I find that transitioning from trot to canter challenging mainly because the teacher does not give me the chance to ask for it but my horse seems to listen out for her rather than me. and before you know I am cantering without the preparation.
    But the next time, (we are in lock down in Sydney, Aus) I will be 5 steps in front of my teacher)
    Thanks again Callie

    1. Hi Chris, an idea for better relating to your in person teacher… you could ask for him or her to help you feel things, for example, “could you put my leg in the position you are describing?” or “could you help me feel exactly how much tension I should have on the reins?” or “I would love to watch you demonstrate this so I understand it, when will you be riding that I could watch?”
      This can help train your teacher to be more effective and help you get the understanding you need!

  9. This was very helpful video for me. Downward transitions my horse’s back use to drop and he qets on his forehand. Thank you Callie 😊

  10. Thank you Callie, this was really excellent. I have focussed so much on the transition INTO canter that my transition to trot has always been rather chaotic (also because, as you mention, as a learner I am often so relieved to have cantered successfully that I just heave a huge sigh and bumble along!) Going to put this into practice the next time I am in the saddle.

  11. Hi Callie,

    Thanks for the video. I had a problem with one of the school horses which, when coming down from canter to trot, would start trotting very fast. I was not sure but I daresay it would have been my problem – but in any case it would make the rising trot not easy. I solved it in a particular way but I think it is perhaps not the best solution – I would kind of go into a slight two-point position where I would not be bouncing around and then slowly transition to rising trot. Is this OK?

    1. Hi Sathya! Yes, this solution could work, however, be aware that you are not inadvertently taking your weight too far forward when you are in two-point. I would recommend rising the trot in the down transition to avoid the bouncing.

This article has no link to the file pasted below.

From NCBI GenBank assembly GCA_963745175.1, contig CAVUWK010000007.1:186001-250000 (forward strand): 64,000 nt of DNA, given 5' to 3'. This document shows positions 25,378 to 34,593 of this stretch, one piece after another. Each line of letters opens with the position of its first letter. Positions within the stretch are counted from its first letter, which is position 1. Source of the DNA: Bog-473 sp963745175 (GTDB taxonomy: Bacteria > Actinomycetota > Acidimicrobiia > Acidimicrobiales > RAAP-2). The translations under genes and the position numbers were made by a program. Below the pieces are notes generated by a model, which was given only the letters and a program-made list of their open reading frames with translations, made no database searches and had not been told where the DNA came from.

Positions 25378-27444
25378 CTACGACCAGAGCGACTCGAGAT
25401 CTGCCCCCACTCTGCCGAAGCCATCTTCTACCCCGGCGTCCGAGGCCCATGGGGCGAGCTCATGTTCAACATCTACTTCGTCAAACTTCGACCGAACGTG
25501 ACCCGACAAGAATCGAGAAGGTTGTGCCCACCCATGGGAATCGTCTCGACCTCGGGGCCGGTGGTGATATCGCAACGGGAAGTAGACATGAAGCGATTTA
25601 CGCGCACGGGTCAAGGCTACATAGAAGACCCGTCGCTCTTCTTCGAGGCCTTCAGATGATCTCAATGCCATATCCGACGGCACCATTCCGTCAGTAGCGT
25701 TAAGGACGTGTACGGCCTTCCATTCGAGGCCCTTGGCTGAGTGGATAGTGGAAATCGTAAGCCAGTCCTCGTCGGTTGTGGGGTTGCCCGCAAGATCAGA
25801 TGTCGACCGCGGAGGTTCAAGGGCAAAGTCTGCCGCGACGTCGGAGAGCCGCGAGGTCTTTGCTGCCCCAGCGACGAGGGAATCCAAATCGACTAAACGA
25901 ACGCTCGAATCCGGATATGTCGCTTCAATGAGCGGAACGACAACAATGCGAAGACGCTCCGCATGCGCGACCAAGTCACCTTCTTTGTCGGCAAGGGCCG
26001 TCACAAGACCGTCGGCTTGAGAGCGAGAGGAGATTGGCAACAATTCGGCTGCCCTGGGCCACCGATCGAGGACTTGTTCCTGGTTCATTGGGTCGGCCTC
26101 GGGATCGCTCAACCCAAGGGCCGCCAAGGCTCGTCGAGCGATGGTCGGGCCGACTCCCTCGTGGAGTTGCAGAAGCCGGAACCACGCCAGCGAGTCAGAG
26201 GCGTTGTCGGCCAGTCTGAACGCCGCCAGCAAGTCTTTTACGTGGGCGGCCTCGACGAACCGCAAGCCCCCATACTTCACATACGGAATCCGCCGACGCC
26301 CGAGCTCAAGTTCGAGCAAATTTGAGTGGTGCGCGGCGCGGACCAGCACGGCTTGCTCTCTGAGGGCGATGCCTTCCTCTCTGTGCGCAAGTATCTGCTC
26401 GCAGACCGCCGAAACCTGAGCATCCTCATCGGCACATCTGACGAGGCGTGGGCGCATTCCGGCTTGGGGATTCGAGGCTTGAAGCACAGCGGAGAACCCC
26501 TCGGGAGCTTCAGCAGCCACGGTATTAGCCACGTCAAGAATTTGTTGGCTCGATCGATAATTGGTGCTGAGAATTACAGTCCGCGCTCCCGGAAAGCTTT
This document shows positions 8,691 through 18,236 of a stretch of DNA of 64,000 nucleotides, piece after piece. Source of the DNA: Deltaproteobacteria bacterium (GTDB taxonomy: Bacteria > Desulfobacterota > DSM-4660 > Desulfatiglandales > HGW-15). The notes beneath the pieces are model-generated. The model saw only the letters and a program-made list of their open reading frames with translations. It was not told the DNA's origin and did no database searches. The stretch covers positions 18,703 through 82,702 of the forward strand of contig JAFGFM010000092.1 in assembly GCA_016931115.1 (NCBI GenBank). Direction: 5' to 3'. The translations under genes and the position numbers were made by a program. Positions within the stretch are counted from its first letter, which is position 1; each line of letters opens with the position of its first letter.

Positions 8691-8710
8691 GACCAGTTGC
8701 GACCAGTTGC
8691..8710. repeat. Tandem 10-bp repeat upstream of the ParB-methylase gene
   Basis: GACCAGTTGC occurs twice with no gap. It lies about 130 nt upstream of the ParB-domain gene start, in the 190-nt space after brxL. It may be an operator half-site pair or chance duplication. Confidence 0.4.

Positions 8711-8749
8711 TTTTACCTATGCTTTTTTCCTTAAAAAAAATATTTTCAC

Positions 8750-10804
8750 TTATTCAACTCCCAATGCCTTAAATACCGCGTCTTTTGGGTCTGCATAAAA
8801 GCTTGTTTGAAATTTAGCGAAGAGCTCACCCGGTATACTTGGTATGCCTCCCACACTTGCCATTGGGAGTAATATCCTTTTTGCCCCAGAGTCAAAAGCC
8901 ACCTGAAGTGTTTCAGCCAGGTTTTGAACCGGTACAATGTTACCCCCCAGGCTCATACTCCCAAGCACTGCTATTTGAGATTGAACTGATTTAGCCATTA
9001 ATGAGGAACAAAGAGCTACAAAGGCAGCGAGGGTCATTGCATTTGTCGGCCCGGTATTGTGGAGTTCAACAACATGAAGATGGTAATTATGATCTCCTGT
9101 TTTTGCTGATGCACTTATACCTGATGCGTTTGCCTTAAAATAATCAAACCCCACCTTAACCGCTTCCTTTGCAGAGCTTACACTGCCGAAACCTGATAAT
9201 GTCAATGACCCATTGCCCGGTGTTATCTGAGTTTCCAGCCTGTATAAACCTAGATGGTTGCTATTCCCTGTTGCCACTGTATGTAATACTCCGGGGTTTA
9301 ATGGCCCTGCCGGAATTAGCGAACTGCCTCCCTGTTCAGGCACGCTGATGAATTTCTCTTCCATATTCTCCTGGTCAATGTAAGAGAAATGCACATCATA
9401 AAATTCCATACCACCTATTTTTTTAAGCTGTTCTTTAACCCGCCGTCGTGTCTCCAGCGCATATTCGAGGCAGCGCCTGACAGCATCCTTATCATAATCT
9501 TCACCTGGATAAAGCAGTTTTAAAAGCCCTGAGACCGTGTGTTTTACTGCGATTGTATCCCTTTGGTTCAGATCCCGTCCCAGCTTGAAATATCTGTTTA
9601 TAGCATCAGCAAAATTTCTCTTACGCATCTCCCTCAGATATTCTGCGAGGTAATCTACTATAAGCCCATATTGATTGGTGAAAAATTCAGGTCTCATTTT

12. Thank you this is great to think about the rhythm especially at the transition. I appreciate your little video tips. It makes me think of more when I am riding.

  13. Very eye-opening! Thank you! I’ll be trying to count the canter and then remember to count out the one-two one-two of the trot when I move into the downward transition — I’m a big fan of counting. An equally difficult task for me is actually getting the horse to halt from walk. I feel I am just now learning to rid with my seat in terms of steering, but halting from my seat (rather than pulling and pulling etc. with the reins) is still something I’ve not developed a feel for.

    1. Thank you for bringing this up Pamela! Here is one way to think about this transition forward to walk. Imagine how you start walking on your own two feet. You shift your weight first. It is subtle and unconscious but there is always a weight shift before we start walking. This is the same concept in the saddle. Your weight shifts, and you may need to follow up with the aids of your legs or even a tap with a stick, but the weight shift is the first cue.

  14. Lol! My transition from trot to canter with my 5 year old Haflinger has been an interesting journey. First he needed to understand that “hop-hop-buck-buck-buck” was not necessary first! Ground training to start and patience (lots of it). He is now realizing it’s a good thing to just transition straight from trot to canter! He has certainly not let me let my guard down during any transitions.
    I definitely think it helps to keep the rhythm the gait you are transitioning to in your mindset as you ride. The horse will pick up on it.

    1. haha! Yes, learning that jumping around before canter is not necessary is an important lesson for many horses!

  15. Thank you Callie. I like how you flowed into a rising trot transitioning from canter to trot. And the reminder, feel for balance before you ask for a transition.